From a laptop in lockdown: my own personal home truths
I feel entirely confident in assuming that ‘working from home’ has been as much of a mixed blessing for everyone reading this as it has been for me during this strange and worrying time.
For the avoidance of any doubt, I must stress that the blessings have been abundant, and I’ll be grateful for them until I pull up a celestial office chair at the Great Workstation in the Sky. I’ve been able to continue working when so many unfortunate people haven’t, for one thing, which has diminished financial worries as well as lending a shape and purpose to the days. Also, our company was commendably quick off the mark in pre-emptively applying the technologies which have enabled us to work from home so successfully, with no interruption to the services we provide. Additionally, the momentary cessation of my long-ish daily commute has enabled me to save around £200 a month on petrol while substantially lowering my carbon footprint.
As for the downsides, top of the list is simply that I’ve missed my colleagues. We’re in the happy position of being a very close and good-natured team; we enjoy each other’s company, and are genuinely pleased to see each other every day. I’ve worked in some establishments in which a simple ‘good morning’ was, at best, resolutely ignored, if not treated as a sign of despicable frailty or a cue to initiate a wearisome eternity of pass-agg hostilities.
Having already been round the block so many times that the soles of my shoes can read the pavement in Braille, I’ve learned quite emphatically that a professional working relationship is so much easier and more productive when you and the people you work with care about each other, and the Saltwater Stone office represents a mutually respectful forum in which we can freely bat ideas around, suggest approaches, finesse strategies and so on. Occasionally, in ‘the time before’, this would fortuitously coincide with my elevenses of choice; a ‘slight’ coffee (half a cup, with the strength and consistency of the La Brea tar pits), and two or more Jaffa Cakes. Usually ‘more’. Lots more.
As I said, I’ve missed this terribly, but we’ve been holding daily team video calls which have kept us firmly apprised of what everyone is doing and needs to do; and it has been a real tonic to see everyone’s (digitised) faces. Those of us with a keen appreciation of low comedy – OK, maybe just me – enjoy those rare interludes in which the screen will briefly freeze just when someone is about to make a salient point… and for my part, I’m hoping that no one has taken a screenshot of my face if it has ever been frozen in a mouth-agape expression of epic gormlessness.
Another downside has been that my home office is regrettably close to our food cupboards and fridge. The Jaffa Cake/s reference earlier was a significant clue as to my pitiable lack of willpower: since mid-March, my ‘snacking’ has taken on the obscenely wanton proportions you’d normally associate with The Guinness Book Of Records.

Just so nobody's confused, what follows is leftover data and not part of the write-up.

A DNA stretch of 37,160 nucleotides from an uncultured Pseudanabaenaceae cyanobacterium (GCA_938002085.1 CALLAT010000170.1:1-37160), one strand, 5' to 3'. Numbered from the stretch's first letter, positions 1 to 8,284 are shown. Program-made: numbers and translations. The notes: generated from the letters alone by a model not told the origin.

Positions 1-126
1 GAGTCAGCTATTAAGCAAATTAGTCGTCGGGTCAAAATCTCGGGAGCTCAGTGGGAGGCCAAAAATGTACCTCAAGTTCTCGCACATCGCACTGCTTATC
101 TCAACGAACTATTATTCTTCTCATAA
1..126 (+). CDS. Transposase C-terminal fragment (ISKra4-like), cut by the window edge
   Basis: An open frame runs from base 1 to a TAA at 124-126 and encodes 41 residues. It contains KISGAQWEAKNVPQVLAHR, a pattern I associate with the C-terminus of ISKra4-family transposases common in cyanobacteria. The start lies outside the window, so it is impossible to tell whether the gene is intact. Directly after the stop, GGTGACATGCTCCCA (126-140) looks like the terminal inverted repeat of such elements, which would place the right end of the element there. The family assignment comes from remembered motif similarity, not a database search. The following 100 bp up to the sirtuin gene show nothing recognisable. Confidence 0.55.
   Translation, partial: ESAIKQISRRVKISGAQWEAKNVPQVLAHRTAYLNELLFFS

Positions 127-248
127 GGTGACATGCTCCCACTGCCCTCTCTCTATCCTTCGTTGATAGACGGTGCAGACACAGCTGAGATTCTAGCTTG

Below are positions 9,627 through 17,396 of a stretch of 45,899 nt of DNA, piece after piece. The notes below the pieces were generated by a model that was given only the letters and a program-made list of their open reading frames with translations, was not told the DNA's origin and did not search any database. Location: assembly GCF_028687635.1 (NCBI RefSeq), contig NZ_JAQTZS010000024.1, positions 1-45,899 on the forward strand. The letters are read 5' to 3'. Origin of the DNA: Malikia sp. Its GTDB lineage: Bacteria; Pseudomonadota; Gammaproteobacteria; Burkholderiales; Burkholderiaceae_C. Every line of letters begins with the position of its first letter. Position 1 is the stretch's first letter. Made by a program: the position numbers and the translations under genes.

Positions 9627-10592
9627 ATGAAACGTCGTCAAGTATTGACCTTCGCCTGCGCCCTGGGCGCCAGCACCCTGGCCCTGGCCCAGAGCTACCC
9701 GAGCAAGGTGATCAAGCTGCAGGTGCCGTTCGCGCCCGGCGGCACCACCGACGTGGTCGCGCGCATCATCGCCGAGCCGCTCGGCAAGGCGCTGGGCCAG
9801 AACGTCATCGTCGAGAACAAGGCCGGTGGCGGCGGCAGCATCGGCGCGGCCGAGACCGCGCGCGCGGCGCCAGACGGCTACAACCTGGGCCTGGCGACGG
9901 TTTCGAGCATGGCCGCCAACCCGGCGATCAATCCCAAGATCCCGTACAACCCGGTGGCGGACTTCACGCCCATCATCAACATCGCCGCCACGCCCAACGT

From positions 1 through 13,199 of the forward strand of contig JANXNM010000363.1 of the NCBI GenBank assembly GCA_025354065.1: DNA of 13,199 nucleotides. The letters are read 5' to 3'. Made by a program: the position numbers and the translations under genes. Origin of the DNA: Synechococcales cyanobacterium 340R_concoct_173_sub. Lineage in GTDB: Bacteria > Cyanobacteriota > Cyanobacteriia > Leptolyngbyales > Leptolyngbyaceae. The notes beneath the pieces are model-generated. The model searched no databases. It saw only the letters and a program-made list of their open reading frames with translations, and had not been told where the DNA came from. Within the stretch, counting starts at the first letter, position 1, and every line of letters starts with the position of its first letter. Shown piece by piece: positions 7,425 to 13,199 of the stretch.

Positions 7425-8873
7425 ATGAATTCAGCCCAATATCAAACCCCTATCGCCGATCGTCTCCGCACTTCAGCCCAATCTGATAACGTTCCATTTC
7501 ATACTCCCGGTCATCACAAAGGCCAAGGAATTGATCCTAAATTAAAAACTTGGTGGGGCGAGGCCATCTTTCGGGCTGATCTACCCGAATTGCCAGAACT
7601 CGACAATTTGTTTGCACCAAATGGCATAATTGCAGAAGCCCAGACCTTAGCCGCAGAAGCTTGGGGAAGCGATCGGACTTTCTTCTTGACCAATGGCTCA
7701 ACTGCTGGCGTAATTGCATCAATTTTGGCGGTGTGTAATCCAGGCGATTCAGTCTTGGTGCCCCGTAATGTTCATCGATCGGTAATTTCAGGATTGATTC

One more aspect of home working which I’ve struggled with, for which I would neither expect nor seek to elicit any sympathy, is… well, look at the photo. That’s the view from our house. Lovely, isn’t it? We know how incredibly lucky we are to have it, even if we’re only renters. We have no garden nor back rooms: our blessing and curse is that every room looks out onto the river. You wouldn’t expect this idyll to become a poisoned chalice, but since the so-called lockdown began, we’ve been privately referring to the river as the Coronavirus Lido.
My wife is an NHS worker, and we’ve taken the lockdown very seriously; but literally every day bar two since mid-March has been wonderfully, damnably sunny, and the river wall outside has resembled a haunted reimagining of Manet’s Le Déjeuner sur l’herbe, with clusters of picnickers and sunbathers spending hours at a time sitting on the wall shoulder to shoulder, facing us, with their backs to the river, staring at their phones, while their kids and dogs frolic behind them.
Under normal circumstances they’d have every right to be there; but witnessing the swarming social-club interactivity of this potential COVID-19 petri dish, all day and every day, has been… rather distracting. I shouldn’t imagine they’d warmly commend us for pointing out the error of their ways; besides which, a weird nationwide omertà emerged early on in which informing the authorities was perceived as a greater sin than actually endangering the lives of others by flouting lockdown rules. ‘I might be a coronavirus crop-sprayer, copper, but I ain’t no grass,’ etc.
So, yes, there are some highly subjective pros and cons to working from home. Our phased return to the office has already begun, with a reassuringly exhaustive array of distancing and sanitising measures in place. We’ll be proceeding with due caution as we adjust to ‘the new normal’, to coin an already threadbare phrase. From a personal viewpoint, I won’t be truly happy until it’s actually safe to have a pint in a pub and hug my colleagues until they pop.